often used for brewing the contaminants might be more prone than
average to be yeast, but why go there? Perhaps he forgot to mention
stirring with the Viking's "magic brewstick" or some other crude
yeast transfer/storage device. I personally prefer to go with modern
methods of inoculating the ferment, having tasted too many BaaaaaaDD
meads made by aspiring SCAdians with no grasp of sanitation. At least
with grapes/apples there's likely wild yeast (which may or may not be
nice, but at least it's yeast) hanging around the ripe fruit. No such
thing with honey. DWYL, but more "radical" than I want to waste
pounds of honey and years on.
Certainly this Polish producer uses yeast:
> > Second, has anyone made an unhopped braggot, and if so, did you (or others)
> > like it? I once tried an unhopped beer (~5%) and it was pretty unpleasant,
> > but I don't know if the extra gravity and honey would add enough to it to
> > make it good.
Not I, personally. But there's a first place braggot out there that
has no hops. Probably more than one. Here's one:
Cats, Coffee, Chocolate…Vices to live by.
Subject: Re: Anyone ever attempted Dwojniak? How about an unhopped braggot?
Date: Wed, 6 Oct 2010 16:51:19 EDT
Russ Riley firstname.lastname@example.org_ (mailto:email@example.com)
I have two questions, almost totally unrelated.
> > First, I recently read about dwojniak in Randy Mosher's
> > Radical Brewing. He sounds as if all it takes is diluting
> > honey 1:1 (and nothing else – no yeast pitch or anything)
> > and letting it sit for 5 to 7 years. Has anyone ever
> > tried this? How were the results? Did you use nutrients,
> > pitched yeast, aeration, etc.? I'd like to try it but I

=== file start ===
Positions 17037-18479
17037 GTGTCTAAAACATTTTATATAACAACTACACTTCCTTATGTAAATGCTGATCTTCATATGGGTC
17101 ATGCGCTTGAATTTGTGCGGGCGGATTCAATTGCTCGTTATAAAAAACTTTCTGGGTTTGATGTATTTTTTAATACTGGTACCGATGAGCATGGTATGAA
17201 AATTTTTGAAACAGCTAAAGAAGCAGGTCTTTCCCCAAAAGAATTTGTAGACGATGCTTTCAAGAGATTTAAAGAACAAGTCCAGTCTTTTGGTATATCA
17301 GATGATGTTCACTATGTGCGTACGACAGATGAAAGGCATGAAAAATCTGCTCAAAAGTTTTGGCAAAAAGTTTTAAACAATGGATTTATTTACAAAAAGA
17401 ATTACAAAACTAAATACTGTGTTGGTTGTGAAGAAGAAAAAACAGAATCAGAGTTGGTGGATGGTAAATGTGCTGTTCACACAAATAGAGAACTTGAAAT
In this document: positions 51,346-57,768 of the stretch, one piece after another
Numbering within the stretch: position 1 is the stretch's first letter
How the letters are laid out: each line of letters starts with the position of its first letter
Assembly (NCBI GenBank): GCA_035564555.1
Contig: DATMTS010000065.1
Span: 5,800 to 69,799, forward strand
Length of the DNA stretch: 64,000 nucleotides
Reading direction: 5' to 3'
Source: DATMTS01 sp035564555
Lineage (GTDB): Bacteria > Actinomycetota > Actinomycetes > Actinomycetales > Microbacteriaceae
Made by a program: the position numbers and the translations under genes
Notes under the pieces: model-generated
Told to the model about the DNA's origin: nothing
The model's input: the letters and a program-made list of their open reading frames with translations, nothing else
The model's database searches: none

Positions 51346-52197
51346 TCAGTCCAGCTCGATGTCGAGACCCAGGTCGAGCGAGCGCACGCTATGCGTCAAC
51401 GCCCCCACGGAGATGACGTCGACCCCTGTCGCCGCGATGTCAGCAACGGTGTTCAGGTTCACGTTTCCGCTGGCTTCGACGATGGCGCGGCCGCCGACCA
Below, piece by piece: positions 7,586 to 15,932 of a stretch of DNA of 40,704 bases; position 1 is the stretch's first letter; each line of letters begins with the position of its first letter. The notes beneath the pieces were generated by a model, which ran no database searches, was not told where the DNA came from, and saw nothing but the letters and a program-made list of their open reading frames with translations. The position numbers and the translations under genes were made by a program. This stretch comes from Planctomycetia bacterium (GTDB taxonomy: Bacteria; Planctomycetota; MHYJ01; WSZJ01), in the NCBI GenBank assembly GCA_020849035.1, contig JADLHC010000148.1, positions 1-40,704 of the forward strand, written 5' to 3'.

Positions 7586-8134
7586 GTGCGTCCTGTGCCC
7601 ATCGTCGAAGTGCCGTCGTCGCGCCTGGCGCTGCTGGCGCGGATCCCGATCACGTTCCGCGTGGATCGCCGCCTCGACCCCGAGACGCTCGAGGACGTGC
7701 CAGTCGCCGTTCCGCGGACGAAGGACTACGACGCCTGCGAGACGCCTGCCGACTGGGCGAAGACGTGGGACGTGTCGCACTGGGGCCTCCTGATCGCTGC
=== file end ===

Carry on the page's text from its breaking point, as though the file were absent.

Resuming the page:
> > don't want to find out in 7 years that I goofed up!
I have seen various recipes for Dwójniak. Most called for
fruit and/or herbs. All used yeast, nutrients, and oak
aging. Because of the high SG (1.215), many discussed
incremental additions honey during primary fermentation
akin to additions of honey to apple juice when fermenting
> > Second, has anyone made an unhopped braggot, and if so,
> > did you (or others) like it? I once tried an unhopped
> > beer (~5%) and it was pretty unpleasant, but I don't
> > know if the extra gravity and honey would add enough to
> > it to make it good.
There are several beer styles where hops are low to none.
Having made several Braggots, both hopped and unhopped,
two things have become obvious to me:
1. The expertise required increases as ABV decreases; and
2. Experience is not a substitute for expertise.
For an unhopped, high ABV Braggot, consider a Scotch Ale.
Richard D. Adams
Ellicott City, Maryland
Subject: Re: Quick question on MEAD
From: "Kurt Sonen" <KurtS2@gmail.com>
Date: Thu, 7 Oct 2010 01:27:56 -0400
>> > > Subject: Quick question on MEAD
>> > > From: firstname.lastname@example.org
>> > > Date: Thu, 23 Sep 2010 16:48:52 -0400 (EDT)
>> > >
>> > > Hello, My name is Anthony Dykes. I am just getting involved in
I was at a local festival, and remember
>> > > having some "SPARKLING MEAD" a freind had homebrewed. I am
>> > > NOT quite sure on how this is done.
> > You can find many web sites which
> > will describe the champagne process in excellent detail, and
> > this can be very similar if you decide to use the same methods.
That's a whole lot of work. It's a lot easier to force carbonate with CO2.
And generally, you can backsweeten and the C02 (and carbonic acid) will
inhibit further fermentation.
But you need the tank and regulator. The vessel can be a 2 liter pop bottle.
End of Mead Lover's Digest #1493